Nigerian Court, Parliament Set to Deliberate on Leadership Crisis
The Nigerian Bar Association, a prominent human rights lawyer and a former lawmaker have filed separate suits seeking recognition for Vice President Goodluck Jonathan as acting president, given President Umaru Yar'Adua's six-week absence because of ill health.
Nigerian President Uamru Yar'Adua (file photo)
A federal court in Nigeria's capital, Abuja, will hold hearings this week on three lawsuits seeking to compel ailing President Umaru Yar'Adua to transfer powers to Vice President Goodluck Jonathan. The parliament also plans to discuss the president's illness when it resumes this week.
The Nigerian Bar Association, a prominent human rights lawyer and a former lawmaker have filed separate suits seeking recognition for Vice President Goodluck Jonathan as acting president, given Mr.Yar'Adua's six-week absence because of ill health.
Nigeria's constitution states the president should write to both houses of parliament if he is leaving on holidays or otherwise unable to govern, and that the vice president should take over until he writes to the contrary.
The 58-year-old leader was flown to a clinic in Saudi Arabia in late November without formally notifying the parliament. Nigeria Bar Association President Rotimi Akeredolu says the group is wants to resolve the current leadership crisis.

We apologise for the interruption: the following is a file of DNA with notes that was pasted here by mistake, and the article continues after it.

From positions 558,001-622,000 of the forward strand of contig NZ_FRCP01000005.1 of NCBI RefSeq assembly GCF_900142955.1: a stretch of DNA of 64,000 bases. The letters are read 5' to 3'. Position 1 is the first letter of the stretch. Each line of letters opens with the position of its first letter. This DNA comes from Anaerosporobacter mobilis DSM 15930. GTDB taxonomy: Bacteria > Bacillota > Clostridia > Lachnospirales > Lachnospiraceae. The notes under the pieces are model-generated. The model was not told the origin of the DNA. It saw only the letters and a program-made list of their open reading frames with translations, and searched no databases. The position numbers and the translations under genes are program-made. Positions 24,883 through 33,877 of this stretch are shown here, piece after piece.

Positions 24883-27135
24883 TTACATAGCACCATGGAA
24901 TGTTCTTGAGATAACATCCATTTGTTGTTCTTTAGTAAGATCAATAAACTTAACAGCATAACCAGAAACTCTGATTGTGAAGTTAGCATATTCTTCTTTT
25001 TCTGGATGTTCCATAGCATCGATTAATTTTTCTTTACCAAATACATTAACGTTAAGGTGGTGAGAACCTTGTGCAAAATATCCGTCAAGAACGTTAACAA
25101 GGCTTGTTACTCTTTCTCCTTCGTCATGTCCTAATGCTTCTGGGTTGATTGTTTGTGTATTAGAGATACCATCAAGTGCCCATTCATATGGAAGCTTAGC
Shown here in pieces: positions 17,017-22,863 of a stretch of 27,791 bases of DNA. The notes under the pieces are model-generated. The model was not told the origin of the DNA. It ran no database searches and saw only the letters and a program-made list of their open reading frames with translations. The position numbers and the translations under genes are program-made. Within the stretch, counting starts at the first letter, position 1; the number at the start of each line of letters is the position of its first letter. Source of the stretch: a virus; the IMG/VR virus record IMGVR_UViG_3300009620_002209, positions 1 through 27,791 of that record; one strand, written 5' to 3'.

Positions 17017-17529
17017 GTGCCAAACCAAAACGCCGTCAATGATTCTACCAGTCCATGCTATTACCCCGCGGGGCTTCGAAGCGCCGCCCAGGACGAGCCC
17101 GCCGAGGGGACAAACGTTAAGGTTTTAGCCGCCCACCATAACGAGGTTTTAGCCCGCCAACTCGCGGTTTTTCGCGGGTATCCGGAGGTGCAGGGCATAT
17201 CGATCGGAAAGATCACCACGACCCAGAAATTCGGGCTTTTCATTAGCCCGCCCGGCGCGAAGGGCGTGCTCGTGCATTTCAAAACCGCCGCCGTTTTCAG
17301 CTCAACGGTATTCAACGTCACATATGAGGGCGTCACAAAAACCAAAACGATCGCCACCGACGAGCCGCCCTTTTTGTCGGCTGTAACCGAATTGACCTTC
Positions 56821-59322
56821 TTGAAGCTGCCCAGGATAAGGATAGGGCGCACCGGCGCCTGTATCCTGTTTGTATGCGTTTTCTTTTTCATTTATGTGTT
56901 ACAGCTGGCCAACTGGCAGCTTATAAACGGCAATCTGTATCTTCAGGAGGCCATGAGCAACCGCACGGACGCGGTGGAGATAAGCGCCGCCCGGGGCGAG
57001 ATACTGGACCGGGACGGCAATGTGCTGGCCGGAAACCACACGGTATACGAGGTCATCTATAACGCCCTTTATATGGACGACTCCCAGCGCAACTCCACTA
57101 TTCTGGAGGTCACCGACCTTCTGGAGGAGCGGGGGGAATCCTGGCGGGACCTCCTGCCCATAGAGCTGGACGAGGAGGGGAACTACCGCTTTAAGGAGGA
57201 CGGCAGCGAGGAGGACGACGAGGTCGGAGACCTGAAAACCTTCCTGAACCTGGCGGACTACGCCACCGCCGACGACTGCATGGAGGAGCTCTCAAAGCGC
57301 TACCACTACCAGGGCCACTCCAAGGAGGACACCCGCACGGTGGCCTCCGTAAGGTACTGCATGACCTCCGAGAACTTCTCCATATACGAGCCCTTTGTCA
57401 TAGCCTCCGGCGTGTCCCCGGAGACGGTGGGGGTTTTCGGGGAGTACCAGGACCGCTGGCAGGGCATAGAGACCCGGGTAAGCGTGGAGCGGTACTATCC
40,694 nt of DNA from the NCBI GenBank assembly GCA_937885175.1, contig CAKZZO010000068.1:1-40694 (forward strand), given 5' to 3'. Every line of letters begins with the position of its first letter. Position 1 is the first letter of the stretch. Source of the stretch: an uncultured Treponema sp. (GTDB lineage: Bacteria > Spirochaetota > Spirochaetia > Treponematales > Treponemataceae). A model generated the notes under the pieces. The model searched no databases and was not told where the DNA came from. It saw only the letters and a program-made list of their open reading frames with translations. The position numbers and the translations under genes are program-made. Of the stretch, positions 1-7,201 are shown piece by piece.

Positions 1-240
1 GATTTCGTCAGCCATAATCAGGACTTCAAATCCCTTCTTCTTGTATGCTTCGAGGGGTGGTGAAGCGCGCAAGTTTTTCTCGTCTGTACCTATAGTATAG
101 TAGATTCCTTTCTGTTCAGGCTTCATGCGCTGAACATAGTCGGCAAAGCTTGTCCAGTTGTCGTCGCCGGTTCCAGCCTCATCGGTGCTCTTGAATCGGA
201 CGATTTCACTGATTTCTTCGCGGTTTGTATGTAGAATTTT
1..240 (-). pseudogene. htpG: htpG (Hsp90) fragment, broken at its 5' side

"There is no other body that should be more concerned than the Nigerian Bar Association about constitutionality and that is why we are in court," he said. "We are in court to see that our constitution is obeyed to the letters."
The government is facing growing pressure to provide concrete evidence that Mr.Yar'Adua is fit enough to govern Africa's most populous nation.
Officials have said the president is responding to treatment for a heart condition, and does not suffer from an infirmity that would render him permanently incapable of discharging his functions.
Information minister Dora Akunyili told reporters Vice President Jonathan informed a cabinet meeting last week that he had a telephone conversation with President Yar'Adua.
"The vice president told us in council that he spoke with Mr. President briefly at about 8 pm, yesterday," he said. "This is the only information I have."
But critics say government assurances are not enough and that further disclosure about Mr.Yar'Adua's health was needed.
Some political analysts warn the Nigerian president's death or even a further deterioration of his health could lead to instability.